‘It’s about your mind, your energy and getting help from others’: Interview with Natasha Lambert
Natasha Lambert BEM is a multi-award-winning disabled sailor and adventurer. Since 2012, Natasha has completed multiple sailing challenges on her yachts, the catamaran Blown Away and the monohull Miss Isle Too. Natasha has traversed the British, Irish, and Mediterranean seas, an Atlantic crossing in the middle of the Covid-19 pandemic, and the Capital Venture Challenge, in which she raised £8,000 for her own charity, the Miss Isle School of Sip Puff Sailing.
Sip and Puff Sailing is a technology developed by Natasha’s Dad, allowing Natasha to sail as a quadriplegic by using her mouth. The technology has received universal acclaim, and as mentioned in the interview, will be on permanent public display in September 2022 at the National Maritime Museum in Greenwich, London.
Reliance chatted to Natasha about all things sailing: her future plans to complete a trans-Pacific crossing, her passion for fundraising, and the importance of independence and interdependence in sailing.
*This interview was conducted over Whatsapp message.
Reliance: Hi Natasha, tell me what you’ve been up to recently.
Natasha Lambert: Ok, my boat is in Valencia at the moment – it has just had some work done – antifouled services, etc. and it is just being lifted into the water today!
I am at home in Cowes now and have just been doing some talks about diversity at local schools. I am hoping to go sailing in Blown Away to Greece in the next few weeks, cruising the Ionian islands this summer. I also have a small monohull here in Cowes I sail as a day boat. I am hoping to sail through the Panama Canal and across the Pacific in the next year or so if it can be planned and arranged, but it’s a lot of work and I’m still trying to convince my mum and dad who have to organise the financial side and funding!
If I can sail the Pacific I will raise money for charity again.
R: So lots of exciting things happening now and lots of exciting things in the future!
It’s interesting you mention the important role of your parents; as a logistics company, we wanted to chat with you today about the significance of organisation in sailing. As a sailor and as a disabled sailor, you must appreciate how much prep goes into a sport that looks and feels so free once you’re finally under sail.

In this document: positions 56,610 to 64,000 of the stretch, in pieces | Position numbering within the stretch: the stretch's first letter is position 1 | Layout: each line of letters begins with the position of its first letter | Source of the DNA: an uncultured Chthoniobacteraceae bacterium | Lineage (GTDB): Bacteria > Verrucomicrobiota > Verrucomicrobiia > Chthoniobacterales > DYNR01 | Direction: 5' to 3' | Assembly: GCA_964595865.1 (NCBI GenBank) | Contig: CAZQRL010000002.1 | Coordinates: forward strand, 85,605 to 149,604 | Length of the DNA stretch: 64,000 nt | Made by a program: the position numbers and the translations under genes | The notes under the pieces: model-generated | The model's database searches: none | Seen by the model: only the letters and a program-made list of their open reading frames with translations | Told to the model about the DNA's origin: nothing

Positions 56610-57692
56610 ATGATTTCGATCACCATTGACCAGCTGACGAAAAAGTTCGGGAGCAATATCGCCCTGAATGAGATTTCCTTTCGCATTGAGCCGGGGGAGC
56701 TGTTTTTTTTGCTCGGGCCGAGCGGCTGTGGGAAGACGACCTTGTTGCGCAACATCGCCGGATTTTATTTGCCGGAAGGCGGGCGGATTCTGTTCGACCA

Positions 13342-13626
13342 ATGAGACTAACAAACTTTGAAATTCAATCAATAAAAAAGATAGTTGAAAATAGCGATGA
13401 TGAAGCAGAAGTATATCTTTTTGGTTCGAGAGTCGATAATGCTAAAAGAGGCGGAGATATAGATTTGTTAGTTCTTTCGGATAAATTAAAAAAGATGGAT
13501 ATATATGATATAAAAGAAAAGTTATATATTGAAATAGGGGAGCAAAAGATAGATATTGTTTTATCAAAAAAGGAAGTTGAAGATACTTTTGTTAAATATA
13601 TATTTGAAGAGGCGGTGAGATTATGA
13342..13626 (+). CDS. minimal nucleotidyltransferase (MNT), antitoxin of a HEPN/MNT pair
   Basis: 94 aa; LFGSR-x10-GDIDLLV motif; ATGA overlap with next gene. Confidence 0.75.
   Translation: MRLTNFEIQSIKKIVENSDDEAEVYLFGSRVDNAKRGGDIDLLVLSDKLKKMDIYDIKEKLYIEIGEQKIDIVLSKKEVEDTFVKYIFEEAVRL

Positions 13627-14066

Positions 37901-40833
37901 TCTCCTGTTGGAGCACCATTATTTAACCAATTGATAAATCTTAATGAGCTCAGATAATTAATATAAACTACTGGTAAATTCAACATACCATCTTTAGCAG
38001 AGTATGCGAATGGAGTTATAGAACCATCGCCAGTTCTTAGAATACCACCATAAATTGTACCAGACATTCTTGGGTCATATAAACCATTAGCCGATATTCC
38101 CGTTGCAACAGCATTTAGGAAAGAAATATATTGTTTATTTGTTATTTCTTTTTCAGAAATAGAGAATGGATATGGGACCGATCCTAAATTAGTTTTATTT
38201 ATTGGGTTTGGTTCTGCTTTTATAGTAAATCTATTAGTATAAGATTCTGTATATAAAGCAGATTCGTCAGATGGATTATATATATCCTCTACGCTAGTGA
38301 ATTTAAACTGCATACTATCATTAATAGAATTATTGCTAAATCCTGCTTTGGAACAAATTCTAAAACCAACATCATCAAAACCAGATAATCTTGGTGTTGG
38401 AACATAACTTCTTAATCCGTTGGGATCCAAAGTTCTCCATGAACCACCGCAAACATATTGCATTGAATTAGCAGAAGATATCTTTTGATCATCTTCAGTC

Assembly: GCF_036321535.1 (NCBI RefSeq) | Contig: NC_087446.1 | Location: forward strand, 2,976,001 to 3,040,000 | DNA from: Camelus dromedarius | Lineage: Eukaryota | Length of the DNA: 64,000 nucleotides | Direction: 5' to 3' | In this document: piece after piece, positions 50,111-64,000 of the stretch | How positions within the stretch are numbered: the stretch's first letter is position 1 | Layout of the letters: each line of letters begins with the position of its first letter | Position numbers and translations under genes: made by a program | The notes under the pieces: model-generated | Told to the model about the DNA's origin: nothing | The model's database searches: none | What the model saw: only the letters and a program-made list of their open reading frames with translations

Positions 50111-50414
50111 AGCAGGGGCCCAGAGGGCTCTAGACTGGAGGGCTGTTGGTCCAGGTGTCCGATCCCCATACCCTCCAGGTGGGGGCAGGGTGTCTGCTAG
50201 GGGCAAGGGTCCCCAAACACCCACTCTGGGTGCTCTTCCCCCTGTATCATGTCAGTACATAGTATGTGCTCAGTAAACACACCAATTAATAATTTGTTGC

What kind of organising and logistical support will need to happen in order to achieve your goals of sailing the Pacific?
N: My Mum and Dad up until now have organised everything themselves, but if I’m going to sail the Pacific we will need to get my boat, Blown Away, from the Med, across the Atlantic again – although I’d like to do that I don’t think my Mum and Dad do! So we will have to get it either delivered under sail or by ship to the Caribbean, then I would sail to either New Zealand or Australia, and then we have to think about getting the boat back home! So it’s quite a big project !!!!
I will also have to have a crew, we think it is a long sail and we will stop over on different islands and will probably need crew changes.
R: Absolutely, it sounds major – three big crossings and you will be captain of at least one of them!
There’s so much work involved in sailing, do you think of sailing as a solo sport or a team one?
N: Team definitely. It takes lots of people to help me: Dad does all the tech stuff, like the adaptations I need and my sip puff system, and my mum organises phone calls and emails, picking things up and drives me around. I have a sailing coach. We train with either RNLI or other organisations, etc. Plus there are 2 carers to assist me.
R: You once said in another interview that it’s great that so many people recognise and support your work, ‘but really anyone could do it.’
Sailing is never a one-person endeavour, even if you do it alone you still need a boat and lots of equipment. Do you think sailing is an accessible sport?
N: Yes I do think it’s accessible if you have positive people around you and people willing to help. There are some really good organisations about now!
R: A good support network is essential! What organisations are you thinking of?
N: Depends where people are in the country or which country! RYA Sailabilites – we even visited a Sailability when we were in Antigua – they help lots of people. Depends on what disability you have – some have more adapted boats than others. With Mum and Dad’s help, we run a small charity to help people with complex needs sail like me with a sip puff system too.
Miss Isle School of Sippuff Sailing!
R: That name is so good! How long have you been running the charity?
N: Since July 2015. I sailed from Cowes to Tower Bridge in London to raise money in order to set it up.
R: You mentioned raising money as part of your Pacific crossing in the future, how important is fundraising to you?
N: Very – it means I can take part and feel a part of my community. I feel like I’m doing a job to help, it’s my way of helping.